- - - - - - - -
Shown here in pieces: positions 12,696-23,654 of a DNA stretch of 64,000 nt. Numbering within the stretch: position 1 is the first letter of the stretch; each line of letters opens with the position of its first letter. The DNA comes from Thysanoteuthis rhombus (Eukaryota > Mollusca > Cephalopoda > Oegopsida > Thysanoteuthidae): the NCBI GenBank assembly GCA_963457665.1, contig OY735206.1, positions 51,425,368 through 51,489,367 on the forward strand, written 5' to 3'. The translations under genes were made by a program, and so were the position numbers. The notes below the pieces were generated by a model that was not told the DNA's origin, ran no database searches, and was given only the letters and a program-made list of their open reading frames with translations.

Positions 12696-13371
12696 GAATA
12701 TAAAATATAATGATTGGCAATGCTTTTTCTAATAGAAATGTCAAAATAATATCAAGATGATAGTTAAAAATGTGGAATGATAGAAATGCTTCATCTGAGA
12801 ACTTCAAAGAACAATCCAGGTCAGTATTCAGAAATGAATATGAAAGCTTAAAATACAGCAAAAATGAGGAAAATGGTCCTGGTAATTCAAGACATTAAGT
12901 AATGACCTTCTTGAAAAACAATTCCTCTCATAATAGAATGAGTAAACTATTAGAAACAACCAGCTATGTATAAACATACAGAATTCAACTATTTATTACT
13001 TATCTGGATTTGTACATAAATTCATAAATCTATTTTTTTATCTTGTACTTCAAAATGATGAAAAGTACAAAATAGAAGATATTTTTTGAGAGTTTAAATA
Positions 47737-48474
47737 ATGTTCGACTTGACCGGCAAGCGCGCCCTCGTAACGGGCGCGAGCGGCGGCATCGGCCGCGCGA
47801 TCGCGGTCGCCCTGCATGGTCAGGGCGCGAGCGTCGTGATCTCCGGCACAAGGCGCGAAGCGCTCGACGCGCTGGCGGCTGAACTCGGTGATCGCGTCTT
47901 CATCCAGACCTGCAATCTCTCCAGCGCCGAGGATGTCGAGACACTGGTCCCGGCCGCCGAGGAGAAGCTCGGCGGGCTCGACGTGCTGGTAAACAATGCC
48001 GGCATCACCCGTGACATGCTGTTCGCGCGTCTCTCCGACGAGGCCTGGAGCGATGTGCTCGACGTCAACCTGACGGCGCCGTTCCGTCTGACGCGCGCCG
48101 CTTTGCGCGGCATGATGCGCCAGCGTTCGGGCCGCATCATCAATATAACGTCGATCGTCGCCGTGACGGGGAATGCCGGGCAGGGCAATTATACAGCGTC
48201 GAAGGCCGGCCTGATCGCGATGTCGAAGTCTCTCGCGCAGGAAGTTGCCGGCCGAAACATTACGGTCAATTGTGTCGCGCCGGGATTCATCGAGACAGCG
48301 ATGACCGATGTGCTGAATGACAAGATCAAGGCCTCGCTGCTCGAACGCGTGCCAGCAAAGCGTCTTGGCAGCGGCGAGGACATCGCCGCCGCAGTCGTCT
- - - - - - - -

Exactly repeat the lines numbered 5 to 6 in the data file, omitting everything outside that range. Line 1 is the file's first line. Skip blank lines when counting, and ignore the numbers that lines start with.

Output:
12801 ACTTCAAAGAACAATCCAGGTCAGTATTCAGAAATGAATATGAAAGCTTAAAATACAGCAAAAATGAGGAAAATGGTCCTGGTAATTCAAGACATTAAGT
12901 AATGACCTTCTTGAAAAACAATTCCTCTCATAATAGAATGAGTAAACTATTAGAAACAACCAGCTATGTATAAACATACAGAATTCAACTATTTATTACT